Originally from Munich, Germany, she holds a Ph.D. in Biology from the Max-Planck-Institute of Biochemistry, and previously taught and performed lab research at the University of Washington, Seattle.
Additionally, Dr. Bosch is certified in distance education technology and currently pursues her Masters degree of Education in the Health Professions.
Sarah Clever, MD, MS, FACP
Dr. Clever is an Assistant Professor of Medicine in the division of General Internal Medicine, and an Assistant Dean for Student Affairs. She graduated from Stanford with an AB in History, and received her MD from Yale. She trained in Internal Medicine at the University of Washington in Seattle, then served as a Robert Wood Johnson Clinical Scholar at the University of Chicago, where she also received an MS in Health Studies. The focus of her research and teaching is patient-physician communication, particularly while she served as a member of the School of Medicine’s Colleges Advisory Program, and as its Associate Director from 2007 – 2010.
Her newest projects in her role as Assistant Dean for Student Affairs have focused on understanding the challenges of and supporting students who are parents while in medical school, co-designing (with several medical students) a curriculum for students in medical education, and building a university-wide online community to provide mentorship and informal networking for students, faculty, staff and postgraduates who self-identify as LGBT (the Johns Hopkins OUTlist). She also serves as a faculty member in the Transition to Wards course, on the School of Medicine’s Student Assessment and Performance Evaluation (SAPE) Committee, and on the Department of Medicine Intern Selection Committee.
Joan DeSimone, PhD
Dr. Joan DeSimone has been a faculty member at Johns Hopkins University since 1994, teaching classes in both business and education, especially Leadership and Management Theory, Organization Development, and Strategic Change. Presently she is a faculty member of the Johns Hopkins University,School of Education, engaged in Partnerships in Educational Transformation, working with entrepreneurs engaged in innovative educational solutions to the challenges of school reform, as well as promoting excellence in educational settings. Dr. DeSimone is also a faculty member in Johns Hopkins Carey Business School where she teaches Managing in a Diverse and Global World, Groups and Teams Interventions, and Facilitating Strategic Change.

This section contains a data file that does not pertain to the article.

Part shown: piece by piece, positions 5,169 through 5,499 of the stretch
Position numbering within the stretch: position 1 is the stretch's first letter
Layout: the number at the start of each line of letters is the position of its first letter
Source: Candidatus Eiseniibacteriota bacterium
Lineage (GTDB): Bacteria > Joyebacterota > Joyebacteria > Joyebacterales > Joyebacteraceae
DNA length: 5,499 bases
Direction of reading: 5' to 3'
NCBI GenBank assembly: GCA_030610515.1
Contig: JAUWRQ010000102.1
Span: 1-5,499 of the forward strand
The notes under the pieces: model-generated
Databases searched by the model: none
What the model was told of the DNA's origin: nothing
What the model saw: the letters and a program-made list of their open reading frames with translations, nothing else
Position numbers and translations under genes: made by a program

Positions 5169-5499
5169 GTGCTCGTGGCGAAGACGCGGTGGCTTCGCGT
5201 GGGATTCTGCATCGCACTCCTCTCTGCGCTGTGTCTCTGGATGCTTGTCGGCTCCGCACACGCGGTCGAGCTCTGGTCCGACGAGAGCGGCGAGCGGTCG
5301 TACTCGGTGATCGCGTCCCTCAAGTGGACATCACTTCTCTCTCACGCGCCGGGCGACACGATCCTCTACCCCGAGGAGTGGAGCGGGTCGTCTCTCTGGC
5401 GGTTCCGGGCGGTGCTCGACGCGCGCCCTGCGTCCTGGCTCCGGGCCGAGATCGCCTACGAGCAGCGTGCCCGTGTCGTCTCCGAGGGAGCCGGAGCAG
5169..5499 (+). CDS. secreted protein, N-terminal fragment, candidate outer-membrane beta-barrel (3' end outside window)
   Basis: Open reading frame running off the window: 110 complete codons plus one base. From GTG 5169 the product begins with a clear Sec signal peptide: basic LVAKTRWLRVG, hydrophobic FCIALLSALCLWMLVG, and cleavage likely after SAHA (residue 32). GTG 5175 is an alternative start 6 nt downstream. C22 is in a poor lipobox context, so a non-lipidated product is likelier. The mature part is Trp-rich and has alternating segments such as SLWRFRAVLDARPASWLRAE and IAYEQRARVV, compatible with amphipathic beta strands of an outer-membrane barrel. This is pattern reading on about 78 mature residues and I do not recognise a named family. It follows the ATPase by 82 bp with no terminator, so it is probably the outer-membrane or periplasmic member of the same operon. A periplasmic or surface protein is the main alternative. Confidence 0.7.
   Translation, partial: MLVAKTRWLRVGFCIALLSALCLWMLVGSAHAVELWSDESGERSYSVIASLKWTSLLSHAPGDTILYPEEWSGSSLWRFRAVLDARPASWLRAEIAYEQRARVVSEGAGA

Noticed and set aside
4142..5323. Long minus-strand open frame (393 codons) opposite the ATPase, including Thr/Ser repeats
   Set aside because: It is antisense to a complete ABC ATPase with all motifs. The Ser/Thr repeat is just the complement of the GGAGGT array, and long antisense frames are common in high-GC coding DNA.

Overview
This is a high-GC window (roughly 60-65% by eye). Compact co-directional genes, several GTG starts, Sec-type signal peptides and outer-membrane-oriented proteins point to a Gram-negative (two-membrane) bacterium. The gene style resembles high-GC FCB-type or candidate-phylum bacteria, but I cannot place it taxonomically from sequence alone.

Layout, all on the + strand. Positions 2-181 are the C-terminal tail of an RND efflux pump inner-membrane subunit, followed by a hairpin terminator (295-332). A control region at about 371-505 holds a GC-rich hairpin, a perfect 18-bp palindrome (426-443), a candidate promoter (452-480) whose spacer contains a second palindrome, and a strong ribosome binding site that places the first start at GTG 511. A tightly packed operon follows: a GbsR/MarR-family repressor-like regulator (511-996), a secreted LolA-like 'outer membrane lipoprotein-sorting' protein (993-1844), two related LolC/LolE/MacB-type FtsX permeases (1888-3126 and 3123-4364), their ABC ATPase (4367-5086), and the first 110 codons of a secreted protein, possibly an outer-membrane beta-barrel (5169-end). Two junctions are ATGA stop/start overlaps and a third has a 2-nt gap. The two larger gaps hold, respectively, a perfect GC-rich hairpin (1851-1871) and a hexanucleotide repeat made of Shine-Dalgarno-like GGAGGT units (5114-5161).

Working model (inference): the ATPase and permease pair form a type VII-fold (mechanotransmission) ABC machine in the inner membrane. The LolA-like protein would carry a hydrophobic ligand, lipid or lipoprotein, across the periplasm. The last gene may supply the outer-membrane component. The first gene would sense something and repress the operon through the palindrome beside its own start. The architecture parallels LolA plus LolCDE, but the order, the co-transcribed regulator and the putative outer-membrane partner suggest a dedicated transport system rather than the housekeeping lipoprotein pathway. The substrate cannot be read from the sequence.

Joan DeSimone, Ph.D. is an Organization Development Consultant, who has worked with government agencies, profit and non-profit organizations, on the local, state, national and international levels. She has developed and implemented Succession Management and Mentoring Programs, Leadership Development, Management Development, and Supervisor Development Programs, Continuous Process Improvement Programs, Strategic Change Management initiatives, and Strategic Planning endeavors, bringing a wealth of knowledge and experience to a diverse client population. Her research efforts reflect her commitment to social justice practices and inclusion, especially with vulnerable and disabled populations, which include returning combat veterans.